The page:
Nutrient uptake and yield performance of cassava in two compost amended soils


Nutrient uptake
Sewage sludge compost
Tropical soils

How to Cite

Martínez, G. A., Vázquez, M. A., González, A., Rivera, L. E., & Guzmán, J. L. (2001). Nutrient uptake and yield performance of cassava in two compost amended soils. The Journal of Agriculture of the University of Puerto Rico, 85(1-2), 17–32.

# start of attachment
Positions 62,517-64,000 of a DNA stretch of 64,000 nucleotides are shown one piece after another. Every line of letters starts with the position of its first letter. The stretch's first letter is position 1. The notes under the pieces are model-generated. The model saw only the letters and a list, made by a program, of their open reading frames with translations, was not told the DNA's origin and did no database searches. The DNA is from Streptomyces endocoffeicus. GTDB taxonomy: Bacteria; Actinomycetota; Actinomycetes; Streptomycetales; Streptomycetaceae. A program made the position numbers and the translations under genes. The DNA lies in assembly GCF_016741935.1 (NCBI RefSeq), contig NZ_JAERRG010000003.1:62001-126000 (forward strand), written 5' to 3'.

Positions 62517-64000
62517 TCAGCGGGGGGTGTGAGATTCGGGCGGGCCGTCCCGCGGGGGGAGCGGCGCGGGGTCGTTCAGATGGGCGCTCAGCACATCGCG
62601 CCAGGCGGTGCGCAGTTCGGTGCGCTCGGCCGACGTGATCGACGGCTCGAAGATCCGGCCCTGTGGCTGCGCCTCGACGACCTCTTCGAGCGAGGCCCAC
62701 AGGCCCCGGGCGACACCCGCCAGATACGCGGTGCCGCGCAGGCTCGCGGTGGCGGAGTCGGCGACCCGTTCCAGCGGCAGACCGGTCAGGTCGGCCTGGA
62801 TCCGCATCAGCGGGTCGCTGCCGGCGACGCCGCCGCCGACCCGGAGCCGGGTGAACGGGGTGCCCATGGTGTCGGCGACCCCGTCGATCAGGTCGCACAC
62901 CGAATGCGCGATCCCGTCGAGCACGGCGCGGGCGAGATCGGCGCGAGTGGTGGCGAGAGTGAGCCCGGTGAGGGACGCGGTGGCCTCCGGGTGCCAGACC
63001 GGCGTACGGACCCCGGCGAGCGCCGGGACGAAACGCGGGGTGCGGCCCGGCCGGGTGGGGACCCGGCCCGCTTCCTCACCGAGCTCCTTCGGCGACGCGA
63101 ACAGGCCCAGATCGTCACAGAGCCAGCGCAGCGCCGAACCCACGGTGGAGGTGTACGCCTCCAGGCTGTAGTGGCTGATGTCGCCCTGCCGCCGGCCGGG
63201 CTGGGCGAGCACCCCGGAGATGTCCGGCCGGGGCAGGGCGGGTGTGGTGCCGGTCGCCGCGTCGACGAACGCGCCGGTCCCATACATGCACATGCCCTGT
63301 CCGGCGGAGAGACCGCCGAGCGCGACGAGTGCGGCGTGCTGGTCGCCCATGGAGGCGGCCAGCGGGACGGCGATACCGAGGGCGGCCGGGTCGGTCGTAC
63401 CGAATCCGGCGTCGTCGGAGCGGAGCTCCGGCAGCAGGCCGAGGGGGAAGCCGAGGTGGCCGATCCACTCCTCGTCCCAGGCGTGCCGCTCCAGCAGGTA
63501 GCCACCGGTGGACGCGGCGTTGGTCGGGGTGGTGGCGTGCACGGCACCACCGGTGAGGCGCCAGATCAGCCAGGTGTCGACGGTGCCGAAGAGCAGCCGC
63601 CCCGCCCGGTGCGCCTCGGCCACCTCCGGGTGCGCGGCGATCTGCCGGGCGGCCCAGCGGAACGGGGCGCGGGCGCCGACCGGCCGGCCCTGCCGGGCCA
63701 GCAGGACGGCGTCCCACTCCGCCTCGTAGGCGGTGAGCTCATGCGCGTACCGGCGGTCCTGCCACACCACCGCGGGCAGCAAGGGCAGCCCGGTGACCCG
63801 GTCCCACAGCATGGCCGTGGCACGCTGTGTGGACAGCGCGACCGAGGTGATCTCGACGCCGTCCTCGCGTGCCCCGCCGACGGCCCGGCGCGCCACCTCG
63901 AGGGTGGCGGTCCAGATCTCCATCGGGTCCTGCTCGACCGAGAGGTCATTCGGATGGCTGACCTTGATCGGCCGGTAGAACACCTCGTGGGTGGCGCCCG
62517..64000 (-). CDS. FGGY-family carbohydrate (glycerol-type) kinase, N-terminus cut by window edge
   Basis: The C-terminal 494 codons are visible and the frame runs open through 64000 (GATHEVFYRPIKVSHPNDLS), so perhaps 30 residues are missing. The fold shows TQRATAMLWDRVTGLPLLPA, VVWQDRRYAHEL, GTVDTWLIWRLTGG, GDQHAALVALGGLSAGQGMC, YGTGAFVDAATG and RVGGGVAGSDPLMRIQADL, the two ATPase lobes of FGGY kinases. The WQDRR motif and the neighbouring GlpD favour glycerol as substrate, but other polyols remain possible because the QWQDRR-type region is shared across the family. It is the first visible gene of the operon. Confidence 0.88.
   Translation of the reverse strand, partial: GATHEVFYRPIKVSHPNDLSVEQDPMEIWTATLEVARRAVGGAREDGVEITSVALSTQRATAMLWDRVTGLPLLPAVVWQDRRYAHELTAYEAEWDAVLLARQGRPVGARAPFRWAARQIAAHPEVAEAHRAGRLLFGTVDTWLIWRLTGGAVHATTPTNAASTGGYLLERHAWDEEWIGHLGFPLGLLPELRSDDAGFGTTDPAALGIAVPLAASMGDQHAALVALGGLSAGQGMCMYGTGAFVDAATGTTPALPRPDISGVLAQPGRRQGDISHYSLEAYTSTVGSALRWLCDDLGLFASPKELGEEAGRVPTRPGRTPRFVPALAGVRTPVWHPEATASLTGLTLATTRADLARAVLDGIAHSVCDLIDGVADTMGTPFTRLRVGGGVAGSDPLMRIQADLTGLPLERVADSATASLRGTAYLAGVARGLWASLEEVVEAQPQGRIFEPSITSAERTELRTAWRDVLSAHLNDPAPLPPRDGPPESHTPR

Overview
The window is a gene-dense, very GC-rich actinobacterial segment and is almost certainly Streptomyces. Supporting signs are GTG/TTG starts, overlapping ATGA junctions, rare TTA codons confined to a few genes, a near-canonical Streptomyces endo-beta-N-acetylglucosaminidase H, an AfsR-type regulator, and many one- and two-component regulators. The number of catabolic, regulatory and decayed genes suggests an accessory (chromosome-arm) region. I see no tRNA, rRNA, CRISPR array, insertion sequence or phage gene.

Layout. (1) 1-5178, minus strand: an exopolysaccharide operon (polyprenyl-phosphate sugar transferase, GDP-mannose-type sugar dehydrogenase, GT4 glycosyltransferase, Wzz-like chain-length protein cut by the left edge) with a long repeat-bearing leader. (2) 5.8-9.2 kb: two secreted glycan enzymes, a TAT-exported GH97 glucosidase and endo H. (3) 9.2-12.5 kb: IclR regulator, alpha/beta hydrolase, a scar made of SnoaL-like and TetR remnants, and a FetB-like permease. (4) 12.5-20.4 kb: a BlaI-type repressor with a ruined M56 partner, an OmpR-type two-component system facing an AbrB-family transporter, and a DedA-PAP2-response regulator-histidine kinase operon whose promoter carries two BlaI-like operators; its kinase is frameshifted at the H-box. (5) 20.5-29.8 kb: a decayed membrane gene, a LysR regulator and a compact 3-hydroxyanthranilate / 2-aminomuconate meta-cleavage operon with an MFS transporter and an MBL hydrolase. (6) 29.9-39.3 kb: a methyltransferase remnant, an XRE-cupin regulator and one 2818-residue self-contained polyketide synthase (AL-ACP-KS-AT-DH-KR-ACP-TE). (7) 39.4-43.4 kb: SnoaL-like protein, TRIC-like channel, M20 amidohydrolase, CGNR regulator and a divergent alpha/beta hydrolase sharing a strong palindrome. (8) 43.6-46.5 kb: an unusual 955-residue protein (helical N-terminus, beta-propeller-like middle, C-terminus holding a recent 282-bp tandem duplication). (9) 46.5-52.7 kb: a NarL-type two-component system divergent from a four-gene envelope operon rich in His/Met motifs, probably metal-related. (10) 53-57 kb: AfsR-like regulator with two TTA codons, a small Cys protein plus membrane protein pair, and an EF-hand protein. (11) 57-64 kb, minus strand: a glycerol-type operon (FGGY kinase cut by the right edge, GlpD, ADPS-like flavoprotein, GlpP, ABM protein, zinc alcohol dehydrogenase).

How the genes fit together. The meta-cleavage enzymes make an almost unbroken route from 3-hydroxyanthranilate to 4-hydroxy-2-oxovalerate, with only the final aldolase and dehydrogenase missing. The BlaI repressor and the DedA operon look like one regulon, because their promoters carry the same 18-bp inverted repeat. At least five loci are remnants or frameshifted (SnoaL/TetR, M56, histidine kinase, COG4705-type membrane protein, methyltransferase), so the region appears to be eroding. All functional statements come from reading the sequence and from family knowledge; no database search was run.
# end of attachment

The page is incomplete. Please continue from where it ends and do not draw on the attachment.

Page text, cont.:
The effects of a sewage sludge compost on the nutritional status and crop performance of cassava (Manihot esculenta, Pl 12095) were evaluated on a Mollisol (Cumulic Haplustolls) and an Ultisol (Aquic Haplohumults) of Puerto Rico. Compost rates evaluated were 0, 33.5, 67,134, and 402 t/ha. At its highest rate, compost additions caused a reduction in yield in Corozal, Moreover, the addition of compost increased the number of non-commercial roots. It is suspected that such effects were due to the highly saline nature of the compost. The nutritional status of the plants was minimally affected by the compost. Significant effects were observed only at the highest treatment: an increase in uptake in the case of nitrogen, phosphorus and potassium, and a decrease in the amount of magnesium and iron uptake. An evaluation of the nutrient distribution among different piant tissues revealed that nitrogen, phosphorus, magnesium, calcium, and zinc were concentrated mostly in the leaves, whereas potassium and iron were concentrated mostly in the root peel. Cadmium was the only element exhibiting equal or higher concentration in the pulp tissue than in the peel. This finding substantiates the potential for cadmium to enter the human food chain and emphasizes the need to monitor the concentration of this element in soils where cassava is to be grown.


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